Saudi Arabia declines Security Council seat, citing failure to tackle conflict
DUBAI Oct 18 (Reuters) - Saudi Arabia said on Friday it was declining its United Nations Security Council rotating seat, citing "double standards" that made it hard for the world body to end conflict and wars. "The kingdom sees that the method and work mechanism and the double standards in the Security Council prevent it from properly shouldering its responsibilities towards world peace," the foreign ministry said in a statement carried by state news agency SPA.
It said it was unable to take its seat until reforms were introduced, but did not specify what reforms it wanted.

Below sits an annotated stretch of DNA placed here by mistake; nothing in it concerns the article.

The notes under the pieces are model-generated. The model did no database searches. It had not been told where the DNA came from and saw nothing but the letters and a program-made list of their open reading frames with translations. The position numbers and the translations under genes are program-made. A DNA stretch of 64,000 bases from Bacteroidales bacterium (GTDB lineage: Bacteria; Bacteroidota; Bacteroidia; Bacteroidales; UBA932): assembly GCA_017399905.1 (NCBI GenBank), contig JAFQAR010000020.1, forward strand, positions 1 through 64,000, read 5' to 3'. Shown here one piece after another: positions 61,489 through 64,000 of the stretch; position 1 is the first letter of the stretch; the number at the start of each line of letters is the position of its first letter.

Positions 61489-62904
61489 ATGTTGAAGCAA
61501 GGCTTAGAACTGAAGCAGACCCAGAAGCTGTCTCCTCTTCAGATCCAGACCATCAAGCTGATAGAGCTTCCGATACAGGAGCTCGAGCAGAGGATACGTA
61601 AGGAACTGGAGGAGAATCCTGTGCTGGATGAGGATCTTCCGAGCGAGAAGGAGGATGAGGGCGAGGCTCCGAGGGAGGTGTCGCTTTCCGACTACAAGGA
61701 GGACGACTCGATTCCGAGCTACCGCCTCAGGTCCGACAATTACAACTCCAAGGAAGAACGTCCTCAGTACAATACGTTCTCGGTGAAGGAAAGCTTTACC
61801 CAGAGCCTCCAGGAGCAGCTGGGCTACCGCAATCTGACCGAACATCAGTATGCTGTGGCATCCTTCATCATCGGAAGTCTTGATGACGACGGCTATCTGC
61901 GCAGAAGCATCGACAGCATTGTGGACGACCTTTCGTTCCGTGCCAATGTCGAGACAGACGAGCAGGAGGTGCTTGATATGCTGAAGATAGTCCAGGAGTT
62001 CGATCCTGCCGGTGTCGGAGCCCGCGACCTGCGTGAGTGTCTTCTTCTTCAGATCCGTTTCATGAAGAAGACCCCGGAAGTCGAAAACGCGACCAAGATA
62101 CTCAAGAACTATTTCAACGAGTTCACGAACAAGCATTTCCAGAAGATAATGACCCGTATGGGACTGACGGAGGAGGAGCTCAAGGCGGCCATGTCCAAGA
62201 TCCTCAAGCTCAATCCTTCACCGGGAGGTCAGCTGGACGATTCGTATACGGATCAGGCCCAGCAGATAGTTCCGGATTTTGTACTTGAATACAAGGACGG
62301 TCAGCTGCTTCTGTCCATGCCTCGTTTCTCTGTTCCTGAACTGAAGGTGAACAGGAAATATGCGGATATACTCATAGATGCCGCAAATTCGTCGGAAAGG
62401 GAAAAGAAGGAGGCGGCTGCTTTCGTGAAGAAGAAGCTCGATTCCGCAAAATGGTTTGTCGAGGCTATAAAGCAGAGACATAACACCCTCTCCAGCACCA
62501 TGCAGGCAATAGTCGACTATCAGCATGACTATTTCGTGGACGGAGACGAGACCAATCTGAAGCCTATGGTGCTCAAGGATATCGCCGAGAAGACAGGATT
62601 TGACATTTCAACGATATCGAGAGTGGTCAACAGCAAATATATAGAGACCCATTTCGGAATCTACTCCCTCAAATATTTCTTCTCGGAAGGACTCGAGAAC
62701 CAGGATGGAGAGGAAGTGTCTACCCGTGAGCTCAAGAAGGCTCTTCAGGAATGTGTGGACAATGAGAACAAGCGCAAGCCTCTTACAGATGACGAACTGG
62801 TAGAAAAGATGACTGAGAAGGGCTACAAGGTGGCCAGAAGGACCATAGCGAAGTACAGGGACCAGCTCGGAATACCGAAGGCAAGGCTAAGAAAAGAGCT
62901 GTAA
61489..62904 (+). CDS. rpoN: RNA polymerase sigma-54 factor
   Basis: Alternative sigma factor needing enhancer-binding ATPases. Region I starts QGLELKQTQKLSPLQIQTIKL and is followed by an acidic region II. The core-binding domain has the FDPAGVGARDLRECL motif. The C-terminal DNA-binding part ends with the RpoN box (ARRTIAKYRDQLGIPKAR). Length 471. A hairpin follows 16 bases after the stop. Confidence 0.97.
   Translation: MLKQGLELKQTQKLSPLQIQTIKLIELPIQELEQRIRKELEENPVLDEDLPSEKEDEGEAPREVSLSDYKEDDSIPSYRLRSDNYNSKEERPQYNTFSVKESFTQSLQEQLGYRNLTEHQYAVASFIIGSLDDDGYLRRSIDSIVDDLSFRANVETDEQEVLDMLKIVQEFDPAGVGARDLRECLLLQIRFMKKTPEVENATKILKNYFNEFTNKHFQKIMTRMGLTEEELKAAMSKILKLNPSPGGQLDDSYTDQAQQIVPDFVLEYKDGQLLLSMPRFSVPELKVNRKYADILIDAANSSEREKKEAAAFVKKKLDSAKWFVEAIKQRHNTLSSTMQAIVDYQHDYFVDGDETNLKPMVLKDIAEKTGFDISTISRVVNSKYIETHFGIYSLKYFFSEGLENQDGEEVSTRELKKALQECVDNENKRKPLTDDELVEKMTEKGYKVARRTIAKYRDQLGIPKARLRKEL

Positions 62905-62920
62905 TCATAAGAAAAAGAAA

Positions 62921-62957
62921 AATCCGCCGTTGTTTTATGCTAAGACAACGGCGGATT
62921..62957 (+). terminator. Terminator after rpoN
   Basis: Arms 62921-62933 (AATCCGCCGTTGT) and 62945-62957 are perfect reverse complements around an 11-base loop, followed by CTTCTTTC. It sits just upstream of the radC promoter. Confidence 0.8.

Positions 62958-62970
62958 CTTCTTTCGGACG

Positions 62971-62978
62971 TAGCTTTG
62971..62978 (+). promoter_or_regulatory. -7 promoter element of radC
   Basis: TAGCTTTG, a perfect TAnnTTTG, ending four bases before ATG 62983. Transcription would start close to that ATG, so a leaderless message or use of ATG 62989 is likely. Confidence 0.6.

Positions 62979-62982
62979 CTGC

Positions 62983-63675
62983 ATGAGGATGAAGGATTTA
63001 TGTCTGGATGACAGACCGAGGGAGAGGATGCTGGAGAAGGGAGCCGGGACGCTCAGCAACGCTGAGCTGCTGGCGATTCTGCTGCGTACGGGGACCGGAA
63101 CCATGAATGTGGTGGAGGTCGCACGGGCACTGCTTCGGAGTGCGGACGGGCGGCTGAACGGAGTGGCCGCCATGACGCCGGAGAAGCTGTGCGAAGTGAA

The Security Council has been divided on how to handle the civil war in Syria, with Western powers pushing for stronger sanctions against President Bashar al-Assad and Russia vetoing resolutions to that end. Saudi Arabia has been backing rebels in that conflict.
The United States, Britain, France, Russia and China are permanent members of the Security Council and hold veto powers. Other states are brought onto the body on a rotating basis.
- Police seek motive in fatal Washington state school shooting
- U.S. nurse quarantined over Ebola criticizes her treatment |
- Two deputies killed, two others hurt in California shooting spree
- Wall St. finally turning on Amazon as Bezos magic fades
- U.S., allies stage 22 air strikes in Iraq: U.S. Central Command